Connected Horsemanship – Kids Club

The first stage of the Connected Horsemanship kids club got off to a flying start with the Cavan Pony club. They event was held 7th April on at Beach Lane Equestrian Centre just outside Cavan.

 The first group of the Cavan Pony club with Connected Horsemanship founder Laura Domenica and associate trainee Dawn ward
The first group of the Cavan Pony club with Connected Horsemanship founder Laura Domenica and associate trainee Dawn Ward

The Connected Horsemanship โ€œKids Clubโ€ allows children to glimpse the world through their ponies eyes and helps them better understand their ponies. We show the children how horses communicate with their bodies and help them understand his language and respond to it in an appropriate horse friendly manner. We aim to teach the children how to do the things that we see parents doing for the children, saddling, bridling, pickling out the feet and even eventually putting their horses in the trailer themselves.

Part one of the course covers theory and handling skills, part two, ground work and riding and part three, theory and riding. We would like to help the children become aware of the whys and wherefores of what they are being asked to do.

In particular we would like them to be aware how they use their hands and their โ€œcoreโ€ energy on the ground and when they ride. This we feel should be taught from the start as they handle their ponies on the ground. We want to replace the kick to go, pull to turn, pull to stop syndrome with something that is more friendly for the pony.

The first group of the Cavan Pony club with Connected Horsemanship founder Laura Domenica

Laura Domenica shows a participant how to ask for her pony to bring her head around

The pony responds by bringing her head around to her young handler

Being prey animals, horses dislike invasive energy aimed at their head area. This happens when we pull on the head of a horse with rope or reins to ask the horse forward or to stop them or simply when we send energy directly to the head area. We encourage the children to stay by the shoulder and if they need the head (as in haltering or bridling ) to teach the horse to turn its head to them rather than grabbing the head. Also in leading we want to teach the children not to be up by the head, pull the head and walk off, but to be by the shoulder and initiate the horses movement from behind.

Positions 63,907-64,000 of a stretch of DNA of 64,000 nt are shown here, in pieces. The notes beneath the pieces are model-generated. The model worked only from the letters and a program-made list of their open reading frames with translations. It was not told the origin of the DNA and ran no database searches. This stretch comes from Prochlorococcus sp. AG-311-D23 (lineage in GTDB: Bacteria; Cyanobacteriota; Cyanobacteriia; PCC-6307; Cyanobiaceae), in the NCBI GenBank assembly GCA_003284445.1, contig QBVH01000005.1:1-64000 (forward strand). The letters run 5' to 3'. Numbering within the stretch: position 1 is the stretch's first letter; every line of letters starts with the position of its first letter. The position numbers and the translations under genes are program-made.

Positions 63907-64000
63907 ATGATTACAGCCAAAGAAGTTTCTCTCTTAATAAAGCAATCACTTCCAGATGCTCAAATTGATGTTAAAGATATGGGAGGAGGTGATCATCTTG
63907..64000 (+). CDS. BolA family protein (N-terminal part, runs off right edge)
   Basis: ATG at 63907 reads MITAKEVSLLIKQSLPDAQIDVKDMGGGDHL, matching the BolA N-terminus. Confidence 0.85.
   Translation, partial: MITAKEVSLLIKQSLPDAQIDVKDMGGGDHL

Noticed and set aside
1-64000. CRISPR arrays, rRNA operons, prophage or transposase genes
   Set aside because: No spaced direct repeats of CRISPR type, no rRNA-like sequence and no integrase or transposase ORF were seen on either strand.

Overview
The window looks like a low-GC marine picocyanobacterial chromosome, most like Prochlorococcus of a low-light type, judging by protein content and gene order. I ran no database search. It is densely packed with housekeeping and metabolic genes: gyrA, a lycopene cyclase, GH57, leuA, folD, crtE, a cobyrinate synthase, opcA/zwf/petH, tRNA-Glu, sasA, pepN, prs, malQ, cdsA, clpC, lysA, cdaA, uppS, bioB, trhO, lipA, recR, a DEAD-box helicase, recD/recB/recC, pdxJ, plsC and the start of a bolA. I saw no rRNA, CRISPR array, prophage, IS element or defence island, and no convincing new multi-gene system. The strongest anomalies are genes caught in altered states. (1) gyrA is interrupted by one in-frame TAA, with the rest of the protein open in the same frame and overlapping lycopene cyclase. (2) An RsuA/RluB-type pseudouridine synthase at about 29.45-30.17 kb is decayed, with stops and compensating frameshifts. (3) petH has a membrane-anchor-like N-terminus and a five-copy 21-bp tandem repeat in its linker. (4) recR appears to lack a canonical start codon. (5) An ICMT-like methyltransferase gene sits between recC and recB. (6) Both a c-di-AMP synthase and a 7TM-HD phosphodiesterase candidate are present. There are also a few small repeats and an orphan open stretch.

Our first Kids Club in Cavan was attended by two groups of participants ageing from 10 to 16. The session started with an interactive talk exploring the world as seen through the eyes of their ponies and horses. Participants learned how the evolution of horse has shaped his behaviour today. By looking at the social organization of horses living in a herd in the wild, the children were able to gain a better understanding of their own horses behaviour. The children looked at the characteristics that have helped the horse survive throughout millions of years of evolution. They looked at the importance of social organization within the herd and how horses use their body language to communicate and maintain harmony within the herd. The children were taught to understand how the horse uses the different parts of his body to communicate his feelings and his emotions. Even the way the horse holds his tail can mean six different things!

They then looked at the behaviour of our own species and they discovered how the way we use our energy, our bodies and our emotions can lead to miscommunication with the horse.

A participant learns to use focus and energy to back her pony when he invades her personal space

On a practical level, the children learnt to deal with the things the pony did that were a little troublesome. One participants horse would walk off and drag her around, while another would barge in to her space. Another pony constantly tried to bite when being girthed or brushed, while another tried to kick when his back legs were lifted. These things are very challenging for small people to deal with and very often their parents are not horsey people and therefore not able to help.

Once they learned to deal with the initial problems the children were taught how to get their ponies attention back when it was diverted to other things, they taught their ponies to lead up correctly, turn and give their heads, move their hindquarters and to back up.

All the children made great progress and said they wanted to come back for the next installment.

Here is a the testamonial from one of the children.

Hello Laura + Dawn..!
Its Katie Otoole here.. I Was At The 10.00 Workshop On Tuesday In Beechlane.. ๐Ÿ˜›
I Really Enjoyed The Day.. I Learnt Loads And Now My pony Leah Doesnt Bite AnyThing When Your Putting On The Girth or Even Jus Grooming Her..!! Its Soo Cool.. Shes Way More Relaxed Now.. That Day Helped Alot With Me And My Mam.. Now Shes Out With The In- Your face Pony Called Nelson.. ๐Ÿ˜€ Hes So Funny..! Im Definately Going To Do The Next Lesson With Yous..!! Thank You Both so Much.. Cant Wait to See Youz Again..! What Is Your Name On Facebook ..? I Cant Seem To Find You… ๐Ÿ™‚
Katie O’Toole And Leah xoox

why not book your session of the Connected Horsemanship kids club by calling Laura on 086 823 9679 or dawn on 086 822 3872